Free expression on a tight leash in Pakistan


Karachi: Contrary to the government’s claims of defending the right to free expression for its subjects, concerned citizens and civil society representatives have filed a constitutional petition in Sindh High Court against the crackdown, arrests and harassment of citizens, mostly social media activists and journalists in the name of defaming Military by the government.

Pakistan in its report, submitted to United Nations Human Rights Committee (CCPR) has claimed, “All citizens are free to express their opinion and views and, no case of reprisal, harassment or intimidation regarding disappeared persons, human rights defenders or lawyers has been reported to government authorities or other statutory bodies.”

News Lens Pakistan has copy of the report titled ‘Replies to the list of issues’ that has been received by CCPR in March 2017 further states, “No such case has been reported to the police, any court, to the Commission of Inquiry on Enforced Disappearances (COIED) under the Pakistan Commission of Inquiry Act 1956 or any state authority by any individual or civil society organizations.”

Farieha Aziz, one of the petitioners and defender of free expression online while talking to the News Lens Pakistan said that the government could make all claims they like but those are far from the truth.

“There is an environment of fear and panic among even peaceful citizens due to unlawful activities of the state. The state must stop turning on its own citizens who voice dissenting views so that the state may take corrective measures.”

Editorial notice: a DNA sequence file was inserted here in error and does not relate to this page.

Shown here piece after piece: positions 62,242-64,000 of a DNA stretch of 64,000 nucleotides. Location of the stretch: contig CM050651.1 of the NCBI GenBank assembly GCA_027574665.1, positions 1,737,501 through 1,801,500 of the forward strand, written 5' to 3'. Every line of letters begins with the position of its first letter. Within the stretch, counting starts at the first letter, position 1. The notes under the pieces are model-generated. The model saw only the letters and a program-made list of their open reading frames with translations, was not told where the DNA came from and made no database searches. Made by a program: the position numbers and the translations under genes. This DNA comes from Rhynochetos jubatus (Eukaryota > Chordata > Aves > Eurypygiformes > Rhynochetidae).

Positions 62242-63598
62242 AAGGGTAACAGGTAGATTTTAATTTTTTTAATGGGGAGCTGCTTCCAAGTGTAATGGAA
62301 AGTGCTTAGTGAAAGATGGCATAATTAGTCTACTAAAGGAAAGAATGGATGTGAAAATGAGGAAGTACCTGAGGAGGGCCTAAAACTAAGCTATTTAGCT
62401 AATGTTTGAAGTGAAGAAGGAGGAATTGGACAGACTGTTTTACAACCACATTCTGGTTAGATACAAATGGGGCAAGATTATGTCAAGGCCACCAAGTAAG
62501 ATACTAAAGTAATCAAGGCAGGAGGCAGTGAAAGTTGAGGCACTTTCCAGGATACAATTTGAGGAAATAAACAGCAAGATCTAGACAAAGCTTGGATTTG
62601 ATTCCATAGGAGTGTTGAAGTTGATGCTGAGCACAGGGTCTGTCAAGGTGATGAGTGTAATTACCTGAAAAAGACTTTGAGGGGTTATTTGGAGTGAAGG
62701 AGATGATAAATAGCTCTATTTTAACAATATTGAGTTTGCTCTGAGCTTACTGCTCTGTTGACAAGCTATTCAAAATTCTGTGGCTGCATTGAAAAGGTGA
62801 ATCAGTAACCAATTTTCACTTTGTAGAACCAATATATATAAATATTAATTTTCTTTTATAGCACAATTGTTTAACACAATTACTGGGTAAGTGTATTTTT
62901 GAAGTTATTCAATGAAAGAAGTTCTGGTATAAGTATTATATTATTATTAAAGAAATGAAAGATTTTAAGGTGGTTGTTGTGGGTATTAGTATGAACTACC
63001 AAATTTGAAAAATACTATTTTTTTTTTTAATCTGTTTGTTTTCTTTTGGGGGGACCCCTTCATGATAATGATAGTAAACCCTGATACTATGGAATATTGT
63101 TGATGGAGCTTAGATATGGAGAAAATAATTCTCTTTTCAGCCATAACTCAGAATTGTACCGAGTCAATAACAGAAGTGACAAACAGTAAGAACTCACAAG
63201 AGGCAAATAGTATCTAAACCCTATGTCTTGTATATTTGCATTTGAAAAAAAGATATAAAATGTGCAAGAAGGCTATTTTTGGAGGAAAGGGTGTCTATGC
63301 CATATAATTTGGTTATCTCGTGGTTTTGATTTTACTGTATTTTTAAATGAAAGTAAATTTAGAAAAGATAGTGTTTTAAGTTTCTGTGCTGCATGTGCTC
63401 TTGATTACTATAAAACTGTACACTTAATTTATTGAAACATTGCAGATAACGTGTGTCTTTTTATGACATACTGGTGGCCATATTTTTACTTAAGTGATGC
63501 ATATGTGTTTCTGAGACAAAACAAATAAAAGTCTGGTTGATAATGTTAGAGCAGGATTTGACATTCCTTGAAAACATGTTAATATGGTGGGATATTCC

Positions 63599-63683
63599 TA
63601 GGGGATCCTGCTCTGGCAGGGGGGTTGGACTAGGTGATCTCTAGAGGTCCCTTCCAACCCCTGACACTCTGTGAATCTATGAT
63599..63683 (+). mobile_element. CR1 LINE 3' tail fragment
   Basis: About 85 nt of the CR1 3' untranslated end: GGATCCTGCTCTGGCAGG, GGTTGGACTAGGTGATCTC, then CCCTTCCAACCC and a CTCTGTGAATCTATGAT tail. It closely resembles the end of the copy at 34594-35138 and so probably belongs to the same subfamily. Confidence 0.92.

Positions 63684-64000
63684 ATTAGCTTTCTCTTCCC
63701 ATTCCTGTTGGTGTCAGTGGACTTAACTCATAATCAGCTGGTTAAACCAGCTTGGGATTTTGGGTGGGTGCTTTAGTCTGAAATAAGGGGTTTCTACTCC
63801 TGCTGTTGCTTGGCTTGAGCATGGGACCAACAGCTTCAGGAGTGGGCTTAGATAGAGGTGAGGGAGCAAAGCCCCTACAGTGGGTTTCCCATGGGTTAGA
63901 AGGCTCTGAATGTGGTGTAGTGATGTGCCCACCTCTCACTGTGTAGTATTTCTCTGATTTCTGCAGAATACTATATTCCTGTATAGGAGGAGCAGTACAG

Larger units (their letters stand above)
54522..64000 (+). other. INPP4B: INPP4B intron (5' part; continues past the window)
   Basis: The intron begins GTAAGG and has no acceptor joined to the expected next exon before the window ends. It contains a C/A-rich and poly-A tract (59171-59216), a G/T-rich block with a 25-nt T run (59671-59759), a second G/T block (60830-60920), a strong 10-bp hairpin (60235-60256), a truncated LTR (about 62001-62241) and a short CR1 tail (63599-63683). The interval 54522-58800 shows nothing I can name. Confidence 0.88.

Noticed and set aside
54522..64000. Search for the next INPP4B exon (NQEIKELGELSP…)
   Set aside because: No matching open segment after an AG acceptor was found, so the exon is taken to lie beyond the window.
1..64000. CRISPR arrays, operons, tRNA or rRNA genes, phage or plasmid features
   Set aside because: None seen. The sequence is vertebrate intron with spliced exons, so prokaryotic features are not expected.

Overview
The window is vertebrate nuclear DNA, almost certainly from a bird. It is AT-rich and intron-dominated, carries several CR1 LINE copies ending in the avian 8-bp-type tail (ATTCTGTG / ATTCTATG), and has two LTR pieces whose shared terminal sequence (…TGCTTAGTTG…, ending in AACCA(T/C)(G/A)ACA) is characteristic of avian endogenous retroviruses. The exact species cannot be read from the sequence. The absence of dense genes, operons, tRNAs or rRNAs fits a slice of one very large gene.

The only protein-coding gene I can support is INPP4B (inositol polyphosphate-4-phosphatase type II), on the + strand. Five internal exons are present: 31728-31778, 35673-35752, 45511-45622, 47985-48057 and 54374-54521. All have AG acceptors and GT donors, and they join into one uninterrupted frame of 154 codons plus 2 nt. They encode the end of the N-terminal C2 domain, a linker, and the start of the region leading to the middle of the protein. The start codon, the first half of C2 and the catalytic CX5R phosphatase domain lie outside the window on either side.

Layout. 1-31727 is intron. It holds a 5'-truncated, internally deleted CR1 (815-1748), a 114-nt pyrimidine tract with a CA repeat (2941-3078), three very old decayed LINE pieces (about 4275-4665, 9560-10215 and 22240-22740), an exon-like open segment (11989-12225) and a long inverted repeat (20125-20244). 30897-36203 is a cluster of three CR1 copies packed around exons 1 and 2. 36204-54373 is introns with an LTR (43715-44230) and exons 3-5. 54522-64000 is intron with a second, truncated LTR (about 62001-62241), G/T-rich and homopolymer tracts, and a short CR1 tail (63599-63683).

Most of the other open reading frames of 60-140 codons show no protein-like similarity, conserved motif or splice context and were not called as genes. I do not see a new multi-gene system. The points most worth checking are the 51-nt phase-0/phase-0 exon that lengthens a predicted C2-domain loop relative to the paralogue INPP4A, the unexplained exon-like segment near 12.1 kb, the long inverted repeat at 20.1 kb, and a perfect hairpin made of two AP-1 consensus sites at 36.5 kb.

Adam Malik, a human rights defender, observed that producing such ideal reports by Pakistan would create more doubts as the world knows the facts and that the report seems to have been prepared by the bureaucrats without identifying the areas of improvement. He said that in January 2017, four bloggers and social media activists Asim Saeed, Waqas Goraya, Ahmed Raza Naseer, and Professor Salman Hyder were abducted and detained for more than two weeks but no one was held accountable.

“Government of Pakistan has made some good legislation including 18th constitutional amendment but such reports will damage those achievements as well,” Malik warned.

According to media reports, Goraya had complained of severe torture during the detention, and alleged that intelligence agencies were involved in his detention. Islamabad Police had registered the case of Professor Hyder but no progress has been made in the case yet.

Pakistan’s report based on the replies to the list of issues raised by CCPR will be examined during 120th session of the committee to be held from 3rd to 28th July, 2017 in Geneva, Switzerland; while shadow reports by non-governmental organizations on various issues including freedom of expression will also be shared.

Pakistan Telecommunication Authority (PTA), in a report submitted to the Supreme Court in January 2016 stated that it had blocked about 84,000 websites containing objectionable contents while 400,000 obscene websites have been circulated to all the Internet Service Providers for blocking on domain levels.

PTA also blocked 937 Uniform Resource Locators (URLs) and 10 websites of banned organizations for abuse of Internet and social media. According to reports numerous blogs such as “Khabaristan Times” have also been blocked without following due process of law.

Barrister Salahuddin Ahmed, who has filed petition on behalf of concerned citizens, while talking to the News Lens Pakistan said that military is the part of government and criticising any government, is not a crime. Article 19 of the constitution clearly mentions the restrictions on freedom of expression that does not include army.

He said that the interior ministry, by ordering FIA for such crackdown, is violating the fundamental rights of the citizens.